For every stock out there screaming "buy me," others simply give us a nudge and a nod. While all the attention might be focused on their five-star peers, we can sift through Motley Fool CAPS to find four-star stocks giving us the "high sign" that they're on the path to greatness. 

These opportunities -- including familiar names and beaten-down companies -- rank higher than most of the other 5,400 starred companies, and it pays to investigate their potential. This time out we'll take a look at specialty pharmaceutical Obagi Medical Products (NAS: OMPI) , perhaps a less obvious source for tomorrow's great buys.

Obagi Medical Products snapshot

Market Cap $233 million
Revenues, TTM $120 million
1-Year Stock Return 29.8%
Return on Investment 25.8%
Estimated 5-Year EPS Growth 11.5%
Dividend & Yield N/A
Recent Price $12.41
CAPS Rating (out of 5) ****

Source: FinViz.com. N/A = not applicable; OMPI does not pay a dividend. TTM = trailing 12 months.

Of course, just because the 180,000-member CAPS community has chosen this stock as one being on the road to greatness doesn't necessarily mean you should buy in, too. Due diligence is still required, but let's see why they think it might merit your attention.

In the sight of greatness
Perhaps the biggest catalyst for Obagi Medical was that it was a buyout candidate. Earlier this year, analysts were speculating that some big name pharmas like Medicis Pharmaceuticals, Valeant Pharmaceuticals (NYS: VRX) , or Allergan (NYS: AGN) would be the types of shops attracted to its beauty products "brand recognition," and the stock began an inexorable rise higher.

When shareholders expressed themselves in no uncertain terms they wanted the company sold -- they voted down a poison pill defense preventing someone from taking the company over -- it was high time that management hire an advisor to start exploring "strategic alternatives." Nothing doing. Last month, Obagi revealed in its conference call that it hadn't hired anyone, essentially dismissing investor wishes.

One big, happy family
Some large, institutional shareholders have been fairly vocal about management's entrenched mentality, with Voce Capital going so far as to say the board of directors needs to be "cleansed" of its myriad conflicts of interest. For example, Obagi routinely hires executives from Cobrek Pharmaceuticals to serve as "consultants" to Obagi. The president and CEO of Obagi also serves as CEO of Cobrek, and he owns more than 10% of its shares.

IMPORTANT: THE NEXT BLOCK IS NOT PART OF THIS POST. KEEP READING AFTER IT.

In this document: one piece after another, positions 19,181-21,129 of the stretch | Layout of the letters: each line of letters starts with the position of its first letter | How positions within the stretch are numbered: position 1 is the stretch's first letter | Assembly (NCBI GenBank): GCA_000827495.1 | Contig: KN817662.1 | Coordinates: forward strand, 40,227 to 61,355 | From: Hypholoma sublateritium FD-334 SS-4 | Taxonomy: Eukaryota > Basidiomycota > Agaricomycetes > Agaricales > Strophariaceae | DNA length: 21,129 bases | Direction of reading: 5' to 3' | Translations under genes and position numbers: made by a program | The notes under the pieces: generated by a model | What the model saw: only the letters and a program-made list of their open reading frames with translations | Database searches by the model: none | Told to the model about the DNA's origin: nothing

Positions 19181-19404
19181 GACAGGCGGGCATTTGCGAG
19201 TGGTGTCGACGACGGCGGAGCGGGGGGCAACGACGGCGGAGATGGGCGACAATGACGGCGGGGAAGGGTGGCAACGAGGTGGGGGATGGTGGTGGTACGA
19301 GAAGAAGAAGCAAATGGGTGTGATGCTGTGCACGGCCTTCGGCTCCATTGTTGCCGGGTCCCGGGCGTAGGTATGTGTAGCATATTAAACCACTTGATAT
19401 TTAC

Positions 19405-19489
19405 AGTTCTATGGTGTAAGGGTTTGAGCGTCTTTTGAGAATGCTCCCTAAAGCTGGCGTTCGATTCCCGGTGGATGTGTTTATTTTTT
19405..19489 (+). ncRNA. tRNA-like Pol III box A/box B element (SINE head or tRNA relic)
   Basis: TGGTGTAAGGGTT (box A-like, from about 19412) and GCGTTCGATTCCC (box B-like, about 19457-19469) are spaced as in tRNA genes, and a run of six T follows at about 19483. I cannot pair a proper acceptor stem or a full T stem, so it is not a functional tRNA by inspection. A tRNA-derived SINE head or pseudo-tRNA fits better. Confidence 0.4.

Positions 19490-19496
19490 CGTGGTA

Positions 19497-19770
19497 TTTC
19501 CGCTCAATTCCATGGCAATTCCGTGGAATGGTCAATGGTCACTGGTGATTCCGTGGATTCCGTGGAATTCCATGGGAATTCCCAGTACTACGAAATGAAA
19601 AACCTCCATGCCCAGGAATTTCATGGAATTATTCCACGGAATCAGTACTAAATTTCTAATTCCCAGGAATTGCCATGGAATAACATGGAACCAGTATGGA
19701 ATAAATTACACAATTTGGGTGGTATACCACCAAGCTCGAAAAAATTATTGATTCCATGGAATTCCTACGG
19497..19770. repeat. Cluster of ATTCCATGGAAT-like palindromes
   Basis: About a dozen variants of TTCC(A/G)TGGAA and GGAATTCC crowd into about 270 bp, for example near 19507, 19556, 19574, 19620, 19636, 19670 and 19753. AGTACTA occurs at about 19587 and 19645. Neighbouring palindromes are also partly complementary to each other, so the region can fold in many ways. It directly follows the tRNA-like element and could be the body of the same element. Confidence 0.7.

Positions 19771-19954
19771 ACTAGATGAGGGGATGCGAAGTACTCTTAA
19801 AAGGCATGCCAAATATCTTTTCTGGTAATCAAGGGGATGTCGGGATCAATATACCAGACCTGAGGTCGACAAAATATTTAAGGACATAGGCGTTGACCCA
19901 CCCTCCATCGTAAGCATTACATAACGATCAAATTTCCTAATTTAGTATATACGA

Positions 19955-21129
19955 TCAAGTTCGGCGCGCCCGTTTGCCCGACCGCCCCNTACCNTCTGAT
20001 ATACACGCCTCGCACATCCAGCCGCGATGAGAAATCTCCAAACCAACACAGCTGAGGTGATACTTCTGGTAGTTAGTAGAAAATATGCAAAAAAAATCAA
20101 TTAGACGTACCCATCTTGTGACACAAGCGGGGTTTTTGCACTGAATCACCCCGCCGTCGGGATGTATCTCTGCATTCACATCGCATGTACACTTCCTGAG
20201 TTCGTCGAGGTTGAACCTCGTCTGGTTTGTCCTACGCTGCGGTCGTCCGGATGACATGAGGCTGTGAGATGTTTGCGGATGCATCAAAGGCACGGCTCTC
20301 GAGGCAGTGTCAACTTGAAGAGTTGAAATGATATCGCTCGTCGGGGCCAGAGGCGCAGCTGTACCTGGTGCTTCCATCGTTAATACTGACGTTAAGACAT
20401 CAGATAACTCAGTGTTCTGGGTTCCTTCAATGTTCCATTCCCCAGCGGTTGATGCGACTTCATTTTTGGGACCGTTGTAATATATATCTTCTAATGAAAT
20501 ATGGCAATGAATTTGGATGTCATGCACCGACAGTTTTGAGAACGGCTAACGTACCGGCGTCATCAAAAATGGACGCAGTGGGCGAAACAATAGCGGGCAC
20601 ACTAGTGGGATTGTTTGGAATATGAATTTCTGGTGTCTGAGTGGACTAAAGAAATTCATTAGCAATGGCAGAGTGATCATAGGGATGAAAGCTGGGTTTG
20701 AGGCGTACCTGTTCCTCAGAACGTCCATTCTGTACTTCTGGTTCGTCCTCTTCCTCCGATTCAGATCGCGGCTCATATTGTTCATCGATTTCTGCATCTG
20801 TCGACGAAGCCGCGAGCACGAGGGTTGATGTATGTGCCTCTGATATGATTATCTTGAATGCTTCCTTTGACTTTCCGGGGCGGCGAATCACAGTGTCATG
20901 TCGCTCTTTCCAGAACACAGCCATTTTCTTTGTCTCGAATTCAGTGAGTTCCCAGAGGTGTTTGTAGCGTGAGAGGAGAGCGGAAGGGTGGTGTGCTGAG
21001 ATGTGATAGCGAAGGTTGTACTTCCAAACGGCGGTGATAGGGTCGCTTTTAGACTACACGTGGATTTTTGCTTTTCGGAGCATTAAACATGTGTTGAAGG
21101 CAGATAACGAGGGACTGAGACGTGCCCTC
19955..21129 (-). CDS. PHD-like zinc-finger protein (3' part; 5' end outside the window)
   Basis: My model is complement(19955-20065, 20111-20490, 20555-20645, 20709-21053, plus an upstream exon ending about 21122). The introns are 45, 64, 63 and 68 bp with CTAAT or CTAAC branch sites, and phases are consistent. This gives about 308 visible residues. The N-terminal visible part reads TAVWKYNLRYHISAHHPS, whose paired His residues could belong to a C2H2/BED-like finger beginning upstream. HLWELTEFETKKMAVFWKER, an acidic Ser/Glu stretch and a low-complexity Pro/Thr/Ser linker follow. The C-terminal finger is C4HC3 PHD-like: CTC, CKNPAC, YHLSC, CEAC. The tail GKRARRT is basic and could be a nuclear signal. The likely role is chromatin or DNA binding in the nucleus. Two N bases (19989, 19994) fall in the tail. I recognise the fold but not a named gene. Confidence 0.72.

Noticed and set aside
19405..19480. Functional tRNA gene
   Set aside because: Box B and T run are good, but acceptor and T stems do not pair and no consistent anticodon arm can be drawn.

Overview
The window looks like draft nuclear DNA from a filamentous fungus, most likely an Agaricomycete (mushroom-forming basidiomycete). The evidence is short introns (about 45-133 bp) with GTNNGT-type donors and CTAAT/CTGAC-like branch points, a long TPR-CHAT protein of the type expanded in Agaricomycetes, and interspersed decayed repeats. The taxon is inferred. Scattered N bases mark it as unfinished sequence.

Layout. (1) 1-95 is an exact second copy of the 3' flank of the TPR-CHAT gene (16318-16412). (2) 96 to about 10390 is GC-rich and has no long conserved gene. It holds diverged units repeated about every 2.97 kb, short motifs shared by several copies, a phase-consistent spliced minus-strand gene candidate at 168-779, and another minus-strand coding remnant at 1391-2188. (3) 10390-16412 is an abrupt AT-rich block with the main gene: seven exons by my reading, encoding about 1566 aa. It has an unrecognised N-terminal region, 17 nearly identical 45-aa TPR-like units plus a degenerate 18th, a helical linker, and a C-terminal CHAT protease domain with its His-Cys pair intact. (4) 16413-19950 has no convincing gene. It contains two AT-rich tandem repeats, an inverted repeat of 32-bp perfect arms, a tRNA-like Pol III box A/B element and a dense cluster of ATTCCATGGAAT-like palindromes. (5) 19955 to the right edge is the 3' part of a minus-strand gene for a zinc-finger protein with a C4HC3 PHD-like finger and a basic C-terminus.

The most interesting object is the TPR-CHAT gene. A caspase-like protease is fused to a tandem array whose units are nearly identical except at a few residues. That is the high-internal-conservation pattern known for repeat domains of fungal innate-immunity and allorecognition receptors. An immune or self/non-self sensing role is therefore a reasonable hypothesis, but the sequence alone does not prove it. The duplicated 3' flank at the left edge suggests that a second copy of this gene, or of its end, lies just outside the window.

There's good reason why shareholders might want to get out. Last year, Obagi had to withdraw from the Texas market after concerns were raised about its hydroquinone, and now it faces similarly prickly problems in California. Obagi was able to just recently get back into Texas, but the pending inquiry in California and the amount of money it's spending on technology issues has investors worried it will break down again.

A clear picture of growth
Ostensibly lumped in with biotechs, Obagi should really be measured up against other personal care companies like Avon Products (NYS: AVP) , Estee Lauder, and even Procter & Gamble (NYS: PG) . On various metrics, like where it trades to its book value or based on its market multiple and how that stakes up to growth estimates, Obagi does come out on top. Even on one of my favorite valuation rations -- enterprise value to free cash flow -- the beauty products maker offers a very attractive 10x multiple.

However, management can go a long way in thwarting a good growth story, and though some investors may hope Obagi Medical turns into their own Bare Escentuals -- which was bought by Japanese cosmetics giant Shiseido for $1.7 billion a couple of years ago -- it looks more like it will be bogged down in executive ego.

Sales aren't exactly growing gangbusters, and with more concerns being raised about skin whitening products like those of Obagi's that contain hydroquinone, it's unlikely it will reach the heights against it recently hit. Moreover, pharmas that might otherwise be interested in Obagi might be turned off by its reliance on such products. Its Nu-Derm cream accounts for 50% of its sales.

On the scale of whether it's great or what, I think Obagi falls into the "or what" category, so I'm rating it to underperform the broad indexes on CAPS, but tell me in the comments box below whether you think Obagi Medical Products can turn the other cheek and rebound from these doubts.

A great opportunity for you
Improving prospects are obviously better than diminishing returns, but in the long run, you need convincing gains in order to finance your dreams. Let us show you the right stocks to deliver those gains by reading our special report on the Dow's best prospects to help you retire rich. It's yours absolutely free, so click here and get your copy today.

The article Is Obagi Medical Products Great or What? originally appeared on Fool.com.

Fool contributor Rich Duprey holds no position in any company mentioned. Click here to see his holdings and a short bio. Motley Fool newsletter services have recommended buying shares of Procter & Gamble. The Motley Fool has a disclosure policy. We Fools may not all hold the same opinions, but we all believe that considering a diverse range of insights makes us better investors. Try any of our Foolish newsletter services free for 30 days.

Copyright © 1995 - 2012 The Motley Fool, LLC. All rights reserved. The Motley Fool has a disclosure policy.


Increase your money and finance knowledge from home

Understanding Stock Market Indexes

What does it mean when people say "the market is up 2%"?

View Course »

Investing Like Warren Buffett

Learn from one of the world's best investors.

View Course »

Add a Comment

*0 / 3000 Character Maximum